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From Wikipedia, the free encyclopedia

An unshorn alpaca grazing
Conservation status
Scientific classification
Kingdom: Animalia
Phylum: Chordata
Class: Mammalia
Order: Artiodactyla
Family: Camelidae
Genus: Vicugna
Species: V. pacos
Binomial name
Vicugna pacos
(Linnaeus, 1758)
Alpaca range

Alpaca (Vicugna pacos) is a domesticated species of South American camelid. It resembles a small llama in appearance.

Alpacas are kept in herds that graze on the level heights of the Andes of southern Peru, northern Bolivia, Ecuador, and northern Chile at an altitude of 3,500 m (11,500 ft) to 5,000 m (16,000 ft) above sea-level, throughout the year.[1] Alpacas are considerably smaller than llamas, and unlike llamas, alpacas were not bred to be beasts of burden but were bred specifically for their fiber. Alpaca fiber is used for making knitted and woven items, much as wool is. These items include blankets, sweaters, hats, gloves, scarves, a wide variety of textiles and ponchos in South America, and sweaters, socks, coats and bedding in other parts of the world. The fiber comes in more than 52 natural colors as classified in Peru, 12 as classified in Australia and 16 as classified in the United States. [2]

In the textile industry, "alpaca" primarily refers to the hair of Peruvian alpacas, but more broadly it refers to a style of fabric originally made from alpaca hair but now often made from similar fibers, such as mohair, Icelandic sheep wool, or even high-quality English wool.[citation needed] In trade, distinctions are made between alpacas and the several styles of mohair and luster.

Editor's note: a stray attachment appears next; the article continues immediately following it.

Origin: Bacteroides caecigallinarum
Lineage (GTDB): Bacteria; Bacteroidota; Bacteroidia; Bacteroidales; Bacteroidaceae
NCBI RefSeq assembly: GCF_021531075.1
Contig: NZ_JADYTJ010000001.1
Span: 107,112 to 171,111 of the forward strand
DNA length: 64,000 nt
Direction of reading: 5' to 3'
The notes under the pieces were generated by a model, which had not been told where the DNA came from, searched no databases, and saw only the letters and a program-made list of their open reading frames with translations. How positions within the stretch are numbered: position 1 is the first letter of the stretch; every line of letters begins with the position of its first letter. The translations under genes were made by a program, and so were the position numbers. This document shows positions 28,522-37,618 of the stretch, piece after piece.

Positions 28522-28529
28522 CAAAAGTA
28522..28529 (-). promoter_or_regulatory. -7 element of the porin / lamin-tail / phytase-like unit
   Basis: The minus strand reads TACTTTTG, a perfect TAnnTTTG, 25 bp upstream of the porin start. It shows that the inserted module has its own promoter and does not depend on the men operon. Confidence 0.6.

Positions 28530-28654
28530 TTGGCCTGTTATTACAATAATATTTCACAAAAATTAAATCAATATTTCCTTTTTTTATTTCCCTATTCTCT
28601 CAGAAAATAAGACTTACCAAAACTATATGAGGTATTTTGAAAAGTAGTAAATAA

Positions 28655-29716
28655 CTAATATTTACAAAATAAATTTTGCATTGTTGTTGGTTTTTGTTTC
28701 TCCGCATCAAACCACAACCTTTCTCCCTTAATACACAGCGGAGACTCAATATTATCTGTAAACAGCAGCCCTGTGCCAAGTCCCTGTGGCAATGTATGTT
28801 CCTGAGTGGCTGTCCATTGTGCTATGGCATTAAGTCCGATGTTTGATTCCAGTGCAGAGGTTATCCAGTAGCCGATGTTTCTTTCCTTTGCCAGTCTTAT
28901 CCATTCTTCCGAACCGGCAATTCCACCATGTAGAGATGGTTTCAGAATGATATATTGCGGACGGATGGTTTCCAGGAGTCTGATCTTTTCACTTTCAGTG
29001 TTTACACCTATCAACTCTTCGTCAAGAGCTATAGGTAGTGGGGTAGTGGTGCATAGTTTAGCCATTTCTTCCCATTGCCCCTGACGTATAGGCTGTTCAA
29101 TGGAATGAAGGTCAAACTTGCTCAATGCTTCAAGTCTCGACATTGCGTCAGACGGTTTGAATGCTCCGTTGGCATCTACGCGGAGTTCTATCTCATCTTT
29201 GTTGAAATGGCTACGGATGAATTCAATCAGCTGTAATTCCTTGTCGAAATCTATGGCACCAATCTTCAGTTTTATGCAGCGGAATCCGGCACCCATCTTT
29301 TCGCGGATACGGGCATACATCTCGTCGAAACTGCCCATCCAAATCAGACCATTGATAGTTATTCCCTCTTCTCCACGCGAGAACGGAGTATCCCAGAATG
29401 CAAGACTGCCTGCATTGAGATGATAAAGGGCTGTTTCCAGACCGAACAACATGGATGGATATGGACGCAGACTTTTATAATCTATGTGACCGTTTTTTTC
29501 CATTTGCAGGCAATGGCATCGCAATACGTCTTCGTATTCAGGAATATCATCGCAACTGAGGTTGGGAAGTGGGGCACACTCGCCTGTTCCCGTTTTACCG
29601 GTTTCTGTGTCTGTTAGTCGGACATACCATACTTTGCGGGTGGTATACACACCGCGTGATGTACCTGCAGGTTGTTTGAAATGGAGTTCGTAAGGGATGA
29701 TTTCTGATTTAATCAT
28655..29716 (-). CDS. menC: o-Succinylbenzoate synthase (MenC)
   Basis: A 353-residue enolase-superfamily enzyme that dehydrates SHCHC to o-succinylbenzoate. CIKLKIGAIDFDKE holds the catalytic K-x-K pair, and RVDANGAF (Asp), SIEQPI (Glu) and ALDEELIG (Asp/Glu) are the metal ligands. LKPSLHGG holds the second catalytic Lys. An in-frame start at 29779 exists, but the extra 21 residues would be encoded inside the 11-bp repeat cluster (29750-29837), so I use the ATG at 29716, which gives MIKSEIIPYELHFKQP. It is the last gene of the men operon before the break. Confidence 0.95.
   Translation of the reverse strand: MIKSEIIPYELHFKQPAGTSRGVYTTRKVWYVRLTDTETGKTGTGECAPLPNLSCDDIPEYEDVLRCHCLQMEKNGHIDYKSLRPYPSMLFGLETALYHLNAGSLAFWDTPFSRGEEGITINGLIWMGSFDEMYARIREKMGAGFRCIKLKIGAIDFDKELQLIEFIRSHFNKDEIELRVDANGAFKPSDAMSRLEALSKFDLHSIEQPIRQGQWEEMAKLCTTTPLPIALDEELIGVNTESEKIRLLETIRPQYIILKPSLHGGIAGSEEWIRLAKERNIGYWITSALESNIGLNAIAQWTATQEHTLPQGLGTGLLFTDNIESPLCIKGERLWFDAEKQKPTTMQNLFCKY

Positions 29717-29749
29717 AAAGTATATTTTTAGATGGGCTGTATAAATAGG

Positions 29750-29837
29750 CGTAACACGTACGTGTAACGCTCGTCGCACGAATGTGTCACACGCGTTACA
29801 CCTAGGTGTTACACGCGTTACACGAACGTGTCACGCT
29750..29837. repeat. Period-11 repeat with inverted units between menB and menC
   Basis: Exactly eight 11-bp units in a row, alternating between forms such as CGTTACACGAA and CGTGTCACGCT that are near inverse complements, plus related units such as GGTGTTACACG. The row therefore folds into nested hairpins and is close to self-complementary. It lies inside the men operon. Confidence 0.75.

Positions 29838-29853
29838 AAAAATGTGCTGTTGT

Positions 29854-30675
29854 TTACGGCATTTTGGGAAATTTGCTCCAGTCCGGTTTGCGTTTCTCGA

Ceramic alpaca, Moche culture (Larco Museum, Lima)

Alpacas have been domesticated for thousands of years. The Moche people of Northern Peru often used alpaca images in their art.[3] There are no wild alpacas. The closest living species are the wild vicuña, also native to South America, which is believed to be the wild ancestor of the alpaca.[4] Along with camels and llamas, the alpaca are classified as camelids. The alpaca is larger than the vicuña but smaller than the other camelid species.

Of the various camelid species, the alpaca and vicuña are the most valuable fiber-bearing animals: the alpaca because of the quality and quantity of its fiber, and the vicuña because of the softness, fineness and quality of its coat. Alpacas are too small to be used as pack animals. Instead, they are bred exclusively for their fiber and meat.

Alpaca meat was once considered a delicacy by Andean inhabitants. A recent resurgence in alpaca meat was curtailed by a recent change to Peruvian law granting the alpaca protected status. Today, it is illegal to slaughter or trade in alpaca meat. Because of the high price commanded by alpaca on the growing North American alpaca market, illegal alpaca smuggling has become a growing problem.[5]

Alpacas and llamas can successfully cross-breed. The resulting offspring are called huarizo, which are valued for their unique fleece and gentle dispositions.


Closeup of an alpaca's face

Alpacas are social herd animals that live in family groups consisting of a territorial alpha male, females and their young. Alpacas warn the herd about intruders by making sharp, noisy inhalations that sound like a high pitched bray. The herd may attack smaller predators with their front feet, and can spit and kick.